OVERVIEW OF ANXIETY DISORDERS
Anxiety disorders, the most prevalent psychiatric illnesses in the general community, are present in 15–20% of medical clinic patients. Anxiety, defined as a subjective sense of unease, dread, or foreboding, can indicate a primary psychiatric condition or can be a component of, or reaction to, a primary medical disease. The primary anxiety disorders are classified according to their duration and course and the existence and nature of precipitants.
When evaluating the anxious patient, the clinician must first determine whether the anxiety antedates or postdates a medical illness or is due to a medication side effect. Approximately one-third of patients presenting with anxiety have a medical etiology for their psychiatric symptoms, but an anxiety disorder can also present with somatic symptoms in the absence of a diagnosable medical condition.
Clinical Manifestations of Panic Disorder
Panic disorder is defined by the presence of recurrent and unpredictable panic attacks, which are distinct episodes of intense fear and discomfort associated with a variety of physical symptoms, including palpitations, sweating, trembling, shortness of breath, chest pain, dizziness, and a fear of impending doom or death. Paresthesias, gastrointestinal distress, and feelings of unreality are also common. Diagnostic criteria require at least 1 month of concern or worry about the attacks or a change in behavior related to them. The lifetime prevalence of panic disorder is 2–3%. Panic attacks have a sudden onset, developing within 10 min and usually resolving over the course of an hour, and they occur in an unexpected fashion. Some may occur when waking from sleep. The frequency and severity of panic attacks vary, ranging from once a week to clusters of attacks separated by months of well-being. The first attack is usually outside the home, and onset is typically in late adolescence to early adulthood. In some individuals, anticipatory anxiety develops over time and results in a generalized fear and a progressive avoidance of places or situations in which a panic attack might recur. Agoraphobia, which occurs commonly in patients with panic disorder, is an acquired irrational fear of being in places where one might feel trapped or unable to escape. It may, however, be diagnosed even if panic disorder is not present. Typically, it leads the patient into a progressive restriction in lifestyle and, in a literal sense, in geography. Frequently, patients are embarrassed that they are housebound and dependent on the company of others to go out into the world and do not volunteer this information; thus, physicians will fail to recognize the syndrome if direct questioning is not pursued.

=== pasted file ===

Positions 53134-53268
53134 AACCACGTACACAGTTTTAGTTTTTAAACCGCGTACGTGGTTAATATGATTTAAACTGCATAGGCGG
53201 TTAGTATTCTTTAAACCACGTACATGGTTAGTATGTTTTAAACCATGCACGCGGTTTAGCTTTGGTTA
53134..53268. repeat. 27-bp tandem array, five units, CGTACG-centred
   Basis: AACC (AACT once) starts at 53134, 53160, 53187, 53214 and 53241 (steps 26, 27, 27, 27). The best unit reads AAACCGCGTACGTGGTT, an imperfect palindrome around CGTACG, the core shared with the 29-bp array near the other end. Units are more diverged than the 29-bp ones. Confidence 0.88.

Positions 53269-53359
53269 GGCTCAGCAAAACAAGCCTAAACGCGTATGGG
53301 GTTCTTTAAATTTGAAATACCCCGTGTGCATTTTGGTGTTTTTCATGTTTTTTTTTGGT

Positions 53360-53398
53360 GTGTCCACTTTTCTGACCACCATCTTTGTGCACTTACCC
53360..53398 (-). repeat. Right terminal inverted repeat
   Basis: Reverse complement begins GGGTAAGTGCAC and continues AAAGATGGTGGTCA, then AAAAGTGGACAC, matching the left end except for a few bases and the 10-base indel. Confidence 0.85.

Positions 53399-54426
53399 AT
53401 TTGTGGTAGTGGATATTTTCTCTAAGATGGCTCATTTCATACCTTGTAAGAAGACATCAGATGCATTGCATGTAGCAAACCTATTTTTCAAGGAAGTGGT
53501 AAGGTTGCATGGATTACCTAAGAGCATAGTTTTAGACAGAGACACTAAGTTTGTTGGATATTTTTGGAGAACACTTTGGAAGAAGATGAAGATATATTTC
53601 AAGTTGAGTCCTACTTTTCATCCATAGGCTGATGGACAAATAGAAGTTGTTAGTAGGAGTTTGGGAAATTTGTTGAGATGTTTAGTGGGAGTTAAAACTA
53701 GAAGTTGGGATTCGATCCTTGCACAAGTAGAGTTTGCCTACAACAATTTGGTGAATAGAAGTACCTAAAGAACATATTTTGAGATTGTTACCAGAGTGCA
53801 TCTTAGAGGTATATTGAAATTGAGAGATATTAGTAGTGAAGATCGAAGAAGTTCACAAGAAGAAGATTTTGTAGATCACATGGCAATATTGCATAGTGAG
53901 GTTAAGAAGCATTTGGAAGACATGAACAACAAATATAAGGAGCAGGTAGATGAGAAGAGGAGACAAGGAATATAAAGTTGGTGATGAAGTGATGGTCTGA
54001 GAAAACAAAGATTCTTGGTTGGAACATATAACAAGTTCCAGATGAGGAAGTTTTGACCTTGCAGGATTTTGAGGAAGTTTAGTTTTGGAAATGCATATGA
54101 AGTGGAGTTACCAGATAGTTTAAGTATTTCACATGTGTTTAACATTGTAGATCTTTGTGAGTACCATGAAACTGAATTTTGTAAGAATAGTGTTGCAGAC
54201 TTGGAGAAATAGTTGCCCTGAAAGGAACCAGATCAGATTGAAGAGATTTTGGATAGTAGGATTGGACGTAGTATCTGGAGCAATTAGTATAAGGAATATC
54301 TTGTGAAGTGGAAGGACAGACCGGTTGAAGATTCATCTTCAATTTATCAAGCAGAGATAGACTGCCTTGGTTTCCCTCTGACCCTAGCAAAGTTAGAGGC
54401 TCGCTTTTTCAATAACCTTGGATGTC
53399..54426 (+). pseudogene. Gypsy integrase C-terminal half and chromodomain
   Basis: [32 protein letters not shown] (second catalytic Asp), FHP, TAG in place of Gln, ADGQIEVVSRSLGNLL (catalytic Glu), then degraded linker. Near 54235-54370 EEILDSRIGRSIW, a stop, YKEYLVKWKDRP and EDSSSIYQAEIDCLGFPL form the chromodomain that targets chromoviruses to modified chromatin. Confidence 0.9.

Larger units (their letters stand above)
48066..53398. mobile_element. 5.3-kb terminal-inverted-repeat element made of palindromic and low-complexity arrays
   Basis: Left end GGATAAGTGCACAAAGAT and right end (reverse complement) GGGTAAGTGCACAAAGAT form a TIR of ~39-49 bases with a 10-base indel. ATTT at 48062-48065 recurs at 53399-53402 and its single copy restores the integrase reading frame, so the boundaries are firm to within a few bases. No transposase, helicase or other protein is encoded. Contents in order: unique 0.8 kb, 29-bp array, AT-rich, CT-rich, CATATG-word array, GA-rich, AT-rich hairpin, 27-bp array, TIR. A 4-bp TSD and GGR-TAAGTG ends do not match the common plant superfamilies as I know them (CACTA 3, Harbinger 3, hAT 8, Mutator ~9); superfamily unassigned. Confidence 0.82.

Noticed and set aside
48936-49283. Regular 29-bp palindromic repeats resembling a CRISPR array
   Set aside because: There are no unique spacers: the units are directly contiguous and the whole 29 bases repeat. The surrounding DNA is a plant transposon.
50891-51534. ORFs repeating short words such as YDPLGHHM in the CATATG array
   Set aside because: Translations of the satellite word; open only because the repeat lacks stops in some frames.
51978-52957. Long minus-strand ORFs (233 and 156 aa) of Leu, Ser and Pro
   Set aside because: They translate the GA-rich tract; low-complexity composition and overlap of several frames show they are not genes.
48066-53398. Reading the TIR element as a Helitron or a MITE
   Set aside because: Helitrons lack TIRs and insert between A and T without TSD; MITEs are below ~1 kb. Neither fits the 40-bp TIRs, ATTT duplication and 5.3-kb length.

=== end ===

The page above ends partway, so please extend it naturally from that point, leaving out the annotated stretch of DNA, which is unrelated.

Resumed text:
Differential Diagnosis of Panic Disorder
A diagnosis of panic disorder is made after a medical etiology for the panic attacks has been ruled out. A variety of cardiovascular, respiratory, endocrine, and neurologic conditions can present with anxiety as the chief complaint. Patients with true panic ...